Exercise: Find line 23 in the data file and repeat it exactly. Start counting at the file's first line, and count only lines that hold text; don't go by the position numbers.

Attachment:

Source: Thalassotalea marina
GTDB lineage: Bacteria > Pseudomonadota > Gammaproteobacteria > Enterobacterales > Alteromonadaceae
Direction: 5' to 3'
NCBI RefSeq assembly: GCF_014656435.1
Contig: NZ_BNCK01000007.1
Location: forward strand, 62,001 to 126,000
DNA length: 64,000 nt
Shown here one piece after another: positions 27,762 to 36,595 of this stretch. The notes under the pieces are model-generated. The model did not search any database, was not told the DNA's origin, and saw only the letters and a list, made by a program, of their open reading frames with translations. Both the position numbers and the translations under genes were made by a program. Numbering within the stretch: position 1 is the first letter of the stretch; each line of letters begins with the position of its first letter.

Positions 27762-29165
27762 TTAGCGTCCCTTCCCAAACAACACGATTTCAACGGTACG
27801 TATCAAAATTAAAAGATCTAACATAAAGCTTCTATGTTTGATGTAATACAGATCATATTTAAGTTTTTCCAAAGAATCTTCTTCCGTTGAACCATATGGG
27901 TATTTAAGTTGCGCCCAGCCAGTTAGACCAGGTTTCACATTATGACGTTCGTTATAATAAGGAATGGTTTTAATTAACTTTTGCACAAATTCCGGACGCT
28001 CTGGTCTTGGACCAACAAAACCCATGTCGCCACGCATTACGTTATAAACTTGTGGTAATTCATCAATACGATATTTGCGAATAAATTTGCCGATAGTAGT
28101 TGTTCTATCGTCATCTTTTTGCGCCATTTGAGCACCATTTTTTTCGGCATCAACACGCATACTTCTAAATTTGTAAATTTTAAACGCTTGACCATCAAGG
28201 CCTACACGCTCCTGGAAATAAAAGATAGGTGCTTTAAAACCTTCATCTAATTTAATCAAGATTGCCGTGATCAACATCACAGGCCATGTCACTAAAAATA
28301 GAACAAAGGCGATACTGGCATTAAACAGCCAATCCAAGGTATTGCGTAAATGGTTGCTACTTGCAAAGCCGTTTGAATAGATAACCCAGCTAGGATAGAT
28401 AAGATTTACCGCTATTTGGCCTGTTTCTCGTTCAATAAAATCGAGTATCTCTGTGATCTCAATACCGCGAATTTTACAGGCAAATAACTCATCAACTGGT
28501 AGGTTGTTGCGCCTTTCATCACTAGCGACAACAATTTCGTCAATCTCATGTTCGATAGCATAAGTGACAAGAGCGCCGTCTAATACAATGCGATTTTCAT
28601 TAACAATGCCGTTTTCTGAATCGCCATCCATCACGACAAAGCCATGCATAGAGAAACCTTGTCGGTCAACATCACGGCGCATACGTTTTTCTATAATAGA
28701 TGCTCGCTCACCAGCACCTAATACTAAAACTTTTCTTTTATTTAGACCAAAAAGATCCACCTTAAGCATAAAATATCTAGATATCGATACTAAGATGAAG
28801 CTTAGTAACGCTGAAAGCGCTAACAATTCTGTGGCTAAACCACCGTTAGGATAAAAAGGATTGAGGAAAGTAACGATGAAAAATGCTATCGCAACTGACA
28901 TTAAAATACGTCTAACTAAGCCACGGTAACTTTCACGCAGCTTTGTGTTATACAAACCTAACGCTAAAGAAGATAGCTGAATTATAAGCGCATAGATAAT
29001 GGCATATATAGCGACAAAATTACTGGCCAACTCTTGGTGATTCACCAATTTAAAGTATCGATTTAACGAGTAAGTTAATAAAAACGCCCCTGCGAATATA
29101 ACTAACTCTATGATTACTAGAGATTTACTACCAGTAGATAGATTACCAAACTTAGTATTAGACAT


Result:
29001 GGCATATATAGCGACAAAATTACTGGCCAACTCTTGGTGATTCACCAATTTAAAGTATCGATTTAACGAGTAAGTTAATAAAAACGCCCCTGCGAATATA